Before moving on, however, I’d like to highlight one section of the W3C announcement, because it highlights the fact that you and I have an opportunity – and a responsibility – to do our part as well. Enabling accessibility at the standards level will prove to be a wasted effort if Web site developers and owners do not take advantage of the good work of the W3C and others:
This document provides guidance for developers of HTML that enables support for international deployment. Enabling international deployment is the responsibility of all content authors, not just localization groups or vendors, and is relevant from the very start of development.
The W3C has done its part. Now it’s our turn to do ours.
Internationalization Best Practices: Specifying Language in XHTML and HTML Content
Richard Ishida (ed), W3C Technical Report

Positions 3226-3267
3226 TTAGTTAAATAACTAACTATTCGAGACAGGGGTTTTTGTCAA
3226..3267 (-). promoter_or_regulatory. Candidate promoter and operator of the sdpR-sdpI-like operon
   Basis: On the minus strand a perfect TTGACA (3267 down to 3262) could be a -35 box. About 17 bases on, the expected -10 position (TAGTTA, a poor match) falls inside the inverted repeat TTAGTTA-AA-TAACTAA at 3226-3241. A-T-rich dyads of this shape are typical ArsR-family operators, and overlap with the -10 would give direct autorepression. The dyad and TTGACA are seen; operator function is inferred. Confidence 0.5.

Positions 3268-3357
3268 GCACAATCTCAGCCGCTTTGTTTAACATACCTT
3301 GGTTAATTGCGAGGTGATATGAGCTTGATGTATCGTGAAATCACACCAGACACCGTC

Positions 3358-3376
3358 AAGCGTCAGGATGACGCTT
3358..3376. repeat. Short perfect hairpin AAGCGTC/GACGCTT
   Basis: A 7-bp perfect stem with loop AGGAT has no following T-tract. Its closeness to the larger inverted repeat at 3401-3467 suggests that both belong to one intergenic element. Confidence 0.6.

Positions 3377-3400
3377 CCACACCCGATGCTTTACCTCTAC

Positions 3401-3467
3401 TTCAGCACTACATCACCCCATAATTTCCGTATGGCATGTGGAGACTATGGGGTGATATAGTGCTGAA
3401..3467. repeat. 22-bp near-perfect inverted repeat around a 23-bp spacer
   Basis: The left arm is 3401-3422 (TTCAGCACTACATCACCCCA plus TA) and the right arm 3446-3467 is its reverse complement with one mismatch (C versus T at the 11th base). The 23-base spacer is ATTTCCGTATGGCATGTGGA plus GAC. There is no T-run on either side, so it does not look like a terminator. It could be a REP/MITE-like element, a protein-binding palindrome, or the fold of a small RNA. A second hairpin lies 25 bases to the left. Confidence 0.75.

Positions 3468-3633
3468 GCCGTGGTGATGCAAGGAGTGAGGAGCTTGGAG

Members of the W3C Internationalization Core Working Group have published "Internationalization Best Practices: Specifying Language in XHTML and HTML Content" as a Working Group Note. The document is part of a series and written for HTML content authors working with XHTML 1.0, HTML 4.01, XHTML 1.1, and CSS. Specifying the language of content is useful for a wide number of applications, from linguistically-sensitive searching to applying language-specific display properties. In some cases the potential applications for language information are still waiting for implementations to catch up, whereas in others, such as detection of language by voice browsers, it is a necessity today.